How soap came to be discovered is unclear, but we know that the Sumerians were using soap solutions by 3000 BC.
[The Sumerians] used a slurry of ashes and water to remove grease from raw wool and cloth so that it could be dyed. Sumerian priests and temple attendants purified themselves before sacred rites, and in the absence of soap, they too probably used ashes and water.
The slippery solutions clean because the alkali reacts with some of the grease on an object and converts it into soap. The soap then dissolves the rest of the dirt and grease. The more grease and oil dissolved by the alkaline solution, the more soap there is and the better the mixture cleans.
People would inevitably notice this because they used the slippery solutions repeatedly until the solutions lost their potency. Thus, the Sumerians, realising that a little grease improved the performance of the alkali, proceeded to make soap solutions directly by boiling fats and oils in the alkali before using it for cleaning. Specific directions for making different kinds of soap solution have been found on cuneiform tablets.’
– H. W. Salzberg, From Caveman to Chemist, American Chemical Society, Washington DC, 1991
Soaps were not to be found in early Ancient Roman baths; even Cleopatra was confined to essential oils and fine white sand (as an abrasive) for cleansing.
Ancient Roman legend has it that the word ‘soap’ is derived from Mount Sapo, where animals were sacrificed, and from where rainwater washed a mixture of melted animal fats (tallow, a foul-smelling substance also used to make candles) and wood ashes into the River Tiber below. There, the soapy mixture was found to be useful for washing clothing and skin.
By contrast, Pliny the Elder, whose writings chronicle life in the First Century AD, describes soap as ‘an invention of the Gauls for giving a reddish tint to the hair’. He even gives recipes for making soap, indicating that it was used ‘to disperse scrofulous sores’. It’s difficult to imagine the smell and discomfort associated with its early use.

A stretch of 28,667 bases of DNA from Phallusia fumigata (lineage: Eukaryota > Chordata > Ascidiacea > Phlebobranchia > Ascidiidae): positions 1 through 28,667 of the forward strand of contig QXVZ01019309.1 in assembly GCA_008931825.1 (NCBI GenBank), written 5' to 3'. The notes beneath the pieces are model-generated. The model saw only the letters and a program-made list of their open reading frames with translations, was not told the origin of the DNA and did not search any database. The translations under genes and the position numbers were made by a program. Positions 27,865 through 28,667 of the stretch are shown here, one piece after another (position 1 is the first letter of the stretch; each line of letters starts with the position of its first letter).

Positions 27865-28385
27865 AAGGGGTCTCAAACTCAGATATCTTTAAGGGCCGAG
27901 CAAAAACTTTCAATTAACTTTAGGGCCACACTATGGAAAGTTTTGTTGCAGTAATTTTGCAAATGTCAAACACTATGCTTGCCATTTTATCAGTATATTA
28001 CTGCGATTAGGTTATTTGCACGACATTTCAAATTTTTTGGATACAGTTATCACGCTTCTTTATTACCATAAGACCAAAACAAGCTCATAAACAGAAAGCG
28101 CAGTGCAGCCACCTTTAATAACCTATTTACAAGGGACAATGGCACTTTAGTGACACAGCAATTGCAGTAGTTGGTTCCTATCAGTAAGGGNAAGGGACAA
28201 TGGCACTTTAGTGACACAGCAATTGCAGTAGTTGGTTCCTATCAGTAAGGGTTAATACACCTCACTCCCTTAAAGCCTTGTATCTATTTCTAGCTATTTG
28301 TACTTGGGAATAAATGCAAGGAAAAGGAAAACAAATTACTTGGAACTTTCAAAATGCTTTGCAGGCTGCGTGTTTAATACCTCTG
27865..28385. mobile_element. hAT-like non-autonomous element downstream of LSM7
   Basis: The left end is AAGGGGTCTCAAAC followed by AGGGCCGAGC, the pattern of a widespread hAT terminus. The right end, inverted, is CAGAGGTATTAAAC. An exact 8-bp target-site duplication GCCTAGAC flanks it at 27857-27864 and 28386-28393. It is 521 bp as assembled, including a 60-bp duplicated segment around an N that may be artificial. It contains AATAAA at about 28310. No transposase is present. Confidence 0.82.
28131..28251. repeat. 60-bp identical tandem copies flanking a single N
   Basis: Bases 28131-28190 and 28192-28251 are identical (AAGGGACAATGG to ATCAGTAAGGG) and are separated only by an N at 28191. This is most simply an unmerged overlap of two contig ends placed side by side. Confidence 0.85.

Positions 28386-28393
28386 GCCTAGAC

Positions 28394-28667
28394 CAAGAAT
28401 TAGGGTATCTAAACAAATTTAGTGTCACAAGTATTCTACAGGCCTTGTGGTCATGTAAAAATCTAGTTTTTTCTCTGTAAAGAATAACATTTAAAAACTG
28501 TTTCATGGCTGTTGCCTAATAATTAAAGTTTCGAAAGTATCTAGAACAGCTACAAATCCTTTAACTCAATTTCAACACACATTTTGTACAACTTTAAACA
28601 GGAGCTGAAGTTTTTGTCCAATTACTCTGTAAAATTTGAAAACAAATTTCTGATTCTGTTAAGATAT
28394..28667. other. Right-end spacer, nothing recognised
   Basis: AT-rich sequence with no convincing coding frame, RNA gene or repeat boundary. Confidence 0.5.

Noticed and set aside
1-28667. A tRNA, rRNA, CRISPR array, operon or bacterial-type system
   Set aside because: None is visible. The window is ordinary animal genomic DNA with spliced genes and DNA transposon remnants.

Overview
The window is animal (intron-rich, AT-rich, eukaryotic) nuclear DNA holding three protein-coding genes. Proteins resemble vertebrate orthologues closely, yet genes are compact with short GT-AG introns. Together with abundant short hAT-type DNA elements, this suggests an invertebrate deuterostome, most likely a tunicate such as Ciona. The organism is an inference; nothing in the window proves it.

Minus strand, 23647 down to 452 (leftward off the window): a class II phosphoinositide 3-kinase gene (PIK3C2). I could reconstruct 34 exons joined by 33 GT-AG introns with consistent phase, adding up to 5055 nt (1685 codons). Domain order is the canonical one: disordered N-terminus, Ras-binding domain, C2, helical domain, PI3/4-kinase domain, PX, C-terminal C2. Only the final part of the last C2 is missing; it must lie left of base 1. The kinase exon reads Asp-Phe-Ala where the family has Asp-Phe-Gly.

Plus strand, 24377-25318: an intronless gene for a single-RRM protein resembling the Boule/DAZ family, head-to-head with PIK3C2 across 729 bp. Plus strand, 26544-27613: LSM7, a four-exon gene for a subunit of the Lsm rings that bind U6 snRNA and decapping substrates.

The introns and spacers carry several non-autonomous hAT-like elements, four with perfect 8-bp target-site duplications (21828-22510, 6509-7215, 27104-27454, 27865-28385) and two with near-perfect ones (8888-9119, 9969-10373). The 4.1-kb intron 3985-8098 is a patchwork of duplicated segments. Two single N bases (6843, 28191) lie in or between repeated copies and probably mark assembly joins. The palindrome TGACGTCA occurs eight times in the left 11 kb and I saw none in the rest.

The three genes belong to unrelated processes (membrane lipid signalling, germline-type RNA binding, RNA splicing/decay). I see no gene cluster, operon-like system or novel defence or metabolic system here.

In the early 17th century, chemists and soap manufacturers began to address the problems confronting the soap industry. Their combined efforts over the next 150 years produced an understanding of the chemistry involved, resulting in greater manufacturing efficiency, a wider variety of more fragrant and colourful solid (and liquid) soaps, and milder soaps for use on the finest lace and linens. The industry thrived.
The Industrial Revolution brought steam-power and mechanical energy, leading to economies of scale and even greater production efficiency under more readily controlled conditions. The combination of better soaps and advances in plumbing, including running water and drainable bathtubs, made bathing the social norm.
In 1853, Gladstone repealed the British tax on soap that had been imposed centuries earlier and the industry flourished. It was made even more profitable by Nobel’s invention of dynamite in the same year: dynamite was made from the explosive nitroglycerine, a chemical derived from glycerine, hitherto a waste product of soapmaking.
In the United States, one company, B. J. Johnson, produced a soap made entirely from palm and olive oils. The soap was popular enough to rename their company after it – ‘Palmolive’ (today’s Palmolive soap is not, however, the same as the original).
Today, soapmaking is a highly competitive, science-led, multibillion-pound industry whose product is a long way from the crude, evil-smelling soap of the Middle Ages – thank goodness!
In 1789, Cornish barber Andrew Pears opened premises in Soho, London (then a fashionable residential area), for the manufacture and sale of rouges, powders, and other preparations used by the rich to cover up the damage caused by the harsh soaps of the time. Pears was one of the first to recognise the potential of a purer, gentler soap that would be kinder to their fashionable but delicate alabaster complexions.
The upper classes associated tanned faces with the lower orders who worked outdoors. The manufacturing process he perfected, using purer ingredients, paying closer attention to each stage in the process, and adding a delicate perfume of flowers, remains substantially unchanged to this day.
In the 1880s, William Lever leased a chemical works in Warrington, where he experimented with different ingredients to manufacture soap. He settled on a formula of palm kernel oil, cottonseed oil, resin and tallow, and named it Sunlight soap.
It was an immediate success, forcing the company to move to a new and much larger factory by the river Mersey in Cheshire. People were now buying a particular make of soap rather than a type.
Like some other Victorian industrialists, Lever was a philanthropist. He built a model town to house his workers, calling it Port Sunlight after the soap it produced. Port Sunlight went on to develop other products like Lifebuoy carbolic soap, Sunlight soap flakes and Vim, each of which became a household name.